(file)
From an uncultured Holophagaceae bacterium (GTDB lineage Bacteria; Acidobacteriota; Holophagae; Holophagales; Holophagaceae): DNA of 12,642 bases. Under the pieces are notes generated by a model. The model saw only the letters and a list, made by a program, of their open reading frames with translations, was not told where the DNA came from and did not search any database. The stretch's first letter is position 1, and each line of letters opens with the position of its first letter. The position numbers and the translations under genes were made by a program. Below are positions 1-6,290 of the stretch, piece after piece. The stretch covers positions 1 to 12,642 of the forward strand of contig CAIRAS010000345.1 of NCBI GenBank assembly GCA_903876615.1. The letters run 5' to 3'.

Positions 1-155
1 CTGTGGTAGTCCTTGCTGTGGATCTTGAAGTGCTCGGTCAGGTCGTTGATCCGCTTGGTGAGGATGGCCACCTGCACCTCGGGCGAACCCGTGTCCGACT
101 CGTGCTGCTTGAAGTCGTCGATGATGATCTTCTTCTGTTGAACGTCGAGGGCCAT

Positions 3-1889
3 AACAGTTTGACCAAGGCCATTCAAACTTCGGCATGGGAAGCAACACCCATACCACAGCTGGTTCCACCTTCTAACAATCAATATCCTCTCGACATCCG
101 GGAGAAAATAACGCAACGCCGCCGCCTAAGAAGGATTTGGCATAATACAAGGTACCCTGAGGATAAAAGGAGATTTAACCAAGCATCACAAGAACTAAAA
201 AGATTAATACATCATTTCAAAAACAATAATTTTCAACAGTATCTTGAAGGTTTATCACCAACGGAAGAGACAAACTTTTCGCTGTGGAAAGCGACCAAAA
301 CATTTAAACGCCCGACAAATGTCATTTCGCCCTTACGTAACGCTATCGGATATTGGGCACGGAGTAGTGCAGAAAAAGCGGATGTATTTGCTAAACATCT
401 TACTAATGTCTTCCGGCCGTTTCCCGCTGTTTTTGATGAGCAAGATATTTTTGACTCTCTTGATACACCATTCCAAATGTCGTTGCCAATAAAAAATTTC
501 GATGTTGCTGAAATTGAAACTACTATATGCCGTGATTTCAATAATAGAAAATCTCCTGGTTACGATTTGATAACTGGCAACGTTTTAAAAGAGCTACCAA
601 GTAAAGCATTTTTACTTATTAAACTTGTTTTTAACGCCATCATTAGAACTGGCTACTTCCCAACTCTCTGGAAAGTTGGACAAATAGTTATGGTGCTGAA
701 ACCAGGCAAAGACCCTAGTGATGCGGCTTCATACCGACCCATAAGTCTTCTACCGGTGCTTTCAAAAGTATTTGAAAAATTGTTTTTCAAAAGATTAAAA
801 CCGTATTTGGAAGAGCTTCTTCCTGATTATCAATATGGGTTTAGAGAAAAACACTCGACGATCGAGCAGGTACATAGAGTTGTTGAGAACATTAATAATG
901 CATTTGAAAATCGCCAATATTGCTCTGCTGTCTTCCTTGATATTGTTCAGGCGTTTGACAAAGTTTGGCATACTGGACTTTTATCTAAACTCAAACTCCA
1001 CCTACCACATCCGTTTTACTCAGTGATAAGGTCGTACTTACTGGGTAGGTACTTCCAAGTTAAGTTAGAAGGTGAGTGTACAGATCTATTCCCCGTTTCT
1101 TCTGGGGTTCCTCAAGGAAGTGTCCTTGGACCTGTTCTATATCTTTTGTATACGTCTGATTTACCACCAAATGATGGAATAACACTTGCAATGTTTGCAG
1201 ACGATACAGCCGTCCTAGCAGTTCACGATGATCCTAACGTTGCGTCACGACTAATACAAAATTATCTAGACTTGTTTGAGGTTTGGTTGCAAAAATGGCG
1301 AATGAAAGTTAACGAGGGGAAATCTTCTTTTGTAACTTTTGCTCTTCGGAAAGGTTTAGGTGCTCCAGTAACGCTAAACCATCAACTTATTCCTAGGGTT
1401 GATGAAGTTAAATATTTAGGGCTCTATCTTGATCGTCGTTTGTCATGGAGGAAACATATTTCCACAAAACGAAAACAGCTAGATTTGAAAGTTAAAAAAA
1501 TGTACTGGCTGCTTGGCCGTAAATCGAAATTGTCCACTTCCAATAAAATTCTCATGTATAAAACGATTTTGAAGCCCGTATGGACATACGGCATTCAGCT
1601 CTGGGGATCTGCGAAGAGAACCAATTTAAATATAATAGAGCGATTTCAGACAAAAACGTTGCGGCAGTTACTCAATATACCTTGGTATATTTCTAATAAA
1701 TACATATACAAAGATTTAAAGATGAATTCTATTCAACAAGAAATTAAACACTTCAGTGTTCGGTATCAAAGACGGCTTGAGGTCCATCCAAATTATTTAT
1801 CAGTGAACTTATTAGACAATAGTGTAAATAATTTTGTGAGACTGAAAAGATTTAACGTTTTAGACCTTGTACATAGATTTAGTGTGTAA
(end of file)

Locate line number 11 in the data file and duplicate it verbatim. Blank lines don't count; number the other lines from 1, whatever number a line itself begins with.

501 GATGTTGCTGAAATTGAAACTACTATATGCCGTGATTTCAATAATAGAAAATCTCCTGGTTACGATTTGATAACTGGCAACGTTTTAAAAGAGCTACCAA